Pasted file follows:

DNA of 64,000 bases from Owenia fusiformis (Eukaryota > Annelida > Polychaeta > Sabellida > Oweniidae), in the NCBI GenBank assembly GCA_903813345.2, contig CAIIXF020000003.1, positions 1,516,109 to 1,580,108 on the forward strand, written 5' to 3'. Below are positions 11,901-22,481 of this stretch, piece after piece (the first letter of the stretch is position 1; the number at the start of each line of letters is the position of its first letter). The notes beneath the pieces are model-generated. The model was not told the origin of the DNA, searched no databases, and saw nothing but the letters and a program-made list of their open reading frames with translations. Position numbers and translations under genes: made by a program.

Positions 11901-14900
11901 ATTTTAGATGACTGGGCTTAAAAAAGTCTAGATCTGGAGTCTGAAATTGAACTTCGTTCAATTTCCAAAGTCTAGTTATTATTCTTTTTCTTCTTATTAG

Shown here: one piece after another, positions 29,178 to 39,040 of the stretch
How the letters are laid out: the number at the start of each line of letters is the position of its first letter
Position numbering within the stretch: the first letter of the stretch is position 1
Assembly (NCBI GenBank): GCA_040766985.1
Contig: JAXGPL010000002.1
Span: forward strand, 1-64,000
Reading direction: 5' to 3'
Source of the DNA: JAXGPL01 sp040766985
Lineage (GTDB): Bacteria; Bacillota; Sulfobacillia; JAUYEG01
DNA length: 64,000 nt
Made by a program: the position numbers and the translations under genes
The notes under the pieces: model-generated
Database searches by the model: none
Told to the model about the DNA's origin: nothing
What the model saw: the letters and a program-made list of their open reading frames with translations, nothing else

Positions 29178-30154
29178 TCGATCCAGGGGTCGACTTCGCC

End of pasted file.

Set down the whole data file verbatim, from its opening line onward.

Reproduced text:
DNA of 64,000 bases from Owenia fusiformis (Eukaryota > Annelida > Polychaeta > Sabellida > Oweniidae), in the NCBI GenBank assembly GCA_903813345.2, contig CAIIXF020000003.1, positions 1,516,109 to 1,580,108 on the forward strand, written 5' to 3'. Below are positions 11,901-22,481 of this stretch, piece after piece (the first letter of the stretch is position 1; the number at the start of each line of letters is the position of its first letter). The notes beneath the pieces are model-generated. The model was not told the origin of the DNA, searched no databases, and saw nothing but the letters and a program-made list of their open reading frames with translations. Position numbers and translations under genes: made by a program.

Positions 11901-14900
11901 ATTTTAGATGACTGGGCTTAAAAAAGTCTAGATCTGGAGTCTGAAATTGAACTTCGTTCAATTTCCAAAGTCTAGTTATTATTCTTTTTCTTCTTATTAG

Shown here: one piece after another, positions 29,178 to 39,040 of the stretch
How the letters are laid out: the number at the start of each line of letters is the position of its first letter
Position numbering within the stretch: the first letter of the stretch is position 1
Assembly (NCBI GenBank): GCA_040766985.1
Contig: JAXGPL010000002.1
Span: forward strand, 1-64,000
Reading direction: 5' to 3'
Source of the DNA: JAXGPL01 sp040766985
Lineage (GTDB): Bacteria; Bacillota; Sulfobacillia; JAUYEG01
DNA length: 64,000 nt
Made by a program: the position numbers and the translations under genes
The notes under the pieces: model-generated
Database searches by the model: none
Told to the model about the DNA's origin: nothing
What the model saw: the letters and a program-made list of their open reading frames with translations, nothing else

Positions 29178-30154
29178 TCGATCCAGGGGTCGACTTCGCC